Tuesday, December 3, 2013

Gatton v. T-Mobile USA, Inc. case brief

Gatton v. T-Mobile USA, Inc. case brief summary
152 Cal. App. 4Th 571 (2007)

Plaintiffs, cellular telephone service subscribers, challenged defendant provider's practices of charging a termination fee and of selling locked handsets that a subscriber could not use when switching carriers. The Superior Court of Alameda County, California, denied the provider's motion to compel arbitration under the service agreements. The provider brought consolidated appeals.

The provider argued that there was no surprise, and thus no procedural unconscionability, in the arbitration agreement and class action waiver contained in its service agreements.


  • The reviewing court agreed that there was no surprise but held that the adhesive nature of the service agreement established a minimal degree of procedural unconscionability, despite the availability of market alternatives.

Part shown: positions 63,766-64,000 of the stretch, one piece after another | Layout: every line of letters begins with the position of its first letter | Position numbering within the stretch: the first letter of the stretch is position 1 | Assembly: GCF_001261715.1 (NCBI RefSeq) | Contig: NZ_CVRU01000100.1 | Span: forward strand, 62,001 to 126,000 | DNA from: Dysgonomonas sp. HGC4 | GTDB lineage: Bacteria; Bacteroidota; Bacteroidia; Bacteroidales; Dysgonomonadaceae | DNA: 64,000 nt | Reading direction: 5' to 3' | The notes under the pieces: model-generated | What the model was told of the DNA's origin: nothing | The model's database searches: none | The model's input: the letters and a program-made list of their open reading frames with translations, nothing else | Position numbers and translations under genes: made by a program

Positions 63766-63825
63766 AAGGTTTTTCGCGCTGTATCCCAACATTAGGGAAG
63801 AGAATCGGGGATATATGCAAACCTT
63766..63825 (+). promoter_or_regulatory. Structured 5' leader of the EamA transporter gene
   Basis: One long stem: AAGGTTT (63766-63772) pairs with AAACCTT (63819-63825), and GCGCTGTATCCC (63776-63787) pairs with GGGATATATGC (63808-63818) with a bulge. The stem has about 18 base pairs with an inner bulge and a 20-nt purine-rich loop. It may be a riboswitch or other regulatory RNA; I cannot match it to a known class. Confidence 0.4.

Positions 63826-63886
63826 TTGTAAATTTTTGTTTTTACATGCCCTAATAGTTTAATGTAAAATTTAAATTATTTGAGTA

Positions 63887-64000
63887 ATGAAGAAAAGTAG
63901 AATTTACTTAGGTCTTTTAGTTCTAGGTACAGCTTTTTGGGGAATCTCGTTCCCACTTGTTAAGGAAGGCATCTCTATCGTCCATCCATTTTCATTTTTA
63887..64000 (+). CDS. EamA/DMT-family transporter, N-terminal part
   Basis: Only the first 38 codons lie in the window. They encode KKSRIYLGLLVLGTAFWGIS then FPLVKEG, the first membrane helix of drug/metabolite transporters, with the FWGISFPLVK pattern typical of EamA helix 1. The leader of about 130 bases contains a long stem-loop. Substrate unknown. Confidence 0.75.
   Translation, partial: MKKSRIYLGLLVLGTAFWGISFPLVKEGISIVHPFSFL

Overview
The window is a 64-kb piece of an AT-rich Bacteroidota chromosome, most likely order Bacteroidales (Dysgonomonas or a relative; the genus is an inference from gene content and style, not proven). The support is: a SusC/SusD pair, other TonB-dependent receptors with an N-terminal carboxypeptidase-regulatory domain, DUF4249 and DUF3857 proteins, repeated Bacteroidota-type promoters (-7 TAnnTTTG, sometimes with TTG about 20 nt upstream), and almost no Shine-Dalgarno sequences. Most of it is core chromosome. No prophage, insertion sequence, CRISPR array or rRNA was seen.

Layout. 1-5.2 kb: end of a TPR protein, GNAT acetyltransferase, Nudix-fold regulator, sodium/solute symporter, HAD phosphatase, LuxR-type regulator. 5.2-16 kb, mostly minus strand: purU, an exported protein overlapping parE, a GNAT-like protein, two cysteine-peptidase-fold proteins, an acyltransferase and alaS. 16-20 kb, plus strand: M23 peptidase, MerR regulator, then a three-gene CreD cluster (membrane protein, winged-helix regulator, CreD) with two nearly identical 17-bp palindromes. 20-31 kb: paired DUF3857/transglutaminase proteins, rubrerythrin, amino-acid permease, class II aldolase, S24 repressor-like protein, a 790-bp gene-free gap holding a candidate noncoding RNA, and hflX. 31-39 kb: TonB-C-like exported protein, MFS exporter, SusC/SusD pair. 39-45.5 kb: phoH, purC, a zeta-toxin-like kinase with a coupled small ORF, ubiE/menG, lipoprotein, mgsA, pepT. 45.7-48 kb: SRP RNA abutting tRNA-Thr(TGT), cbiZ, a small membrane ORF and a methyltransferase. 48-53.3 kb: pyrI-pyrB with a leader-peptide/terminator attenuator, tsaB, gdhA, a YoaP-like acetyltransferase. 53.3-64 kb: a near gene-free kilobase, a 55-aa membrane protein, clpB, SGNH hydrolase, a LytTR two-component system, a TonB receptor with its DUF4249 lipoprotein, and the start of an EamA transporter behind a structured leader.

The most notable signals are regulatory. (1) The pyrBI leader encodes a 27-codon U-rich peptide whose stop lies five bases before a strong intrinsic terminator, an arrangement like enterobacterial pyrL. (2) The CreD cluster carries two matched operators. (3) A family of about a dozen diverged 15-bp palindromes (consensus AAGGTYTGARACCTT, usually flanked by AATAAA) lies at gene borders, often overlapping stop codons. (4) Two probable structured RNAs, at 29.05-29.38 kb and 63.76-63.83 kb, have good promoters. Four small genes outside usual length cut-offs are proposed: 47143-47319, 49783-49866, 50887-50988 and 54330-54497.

• Courts were not obligated to enforce highly unfair provisions that undermined important public policies simply because there was some degree of consumer choice in the market. 
  • Applying a sliding scale analysis, the court found that the evidence of substantive unconscionability was strong enough to tip the scale and render the arbitration provision unconscionable under Civ. Code, § 1670.5. 
  • A class action waiver was unconscionable under California law when the waiver was found in a consumer contract of adhesion in a setting in which disputes predictably involved small amounts of damages and when it was alleged that the party with the superior bargaining power had carried out a scheme to deliberately cheat large numbers of consumers out of individually small sums of money.

The court affirmed the trial court's order denying the motion to compel arbitration.

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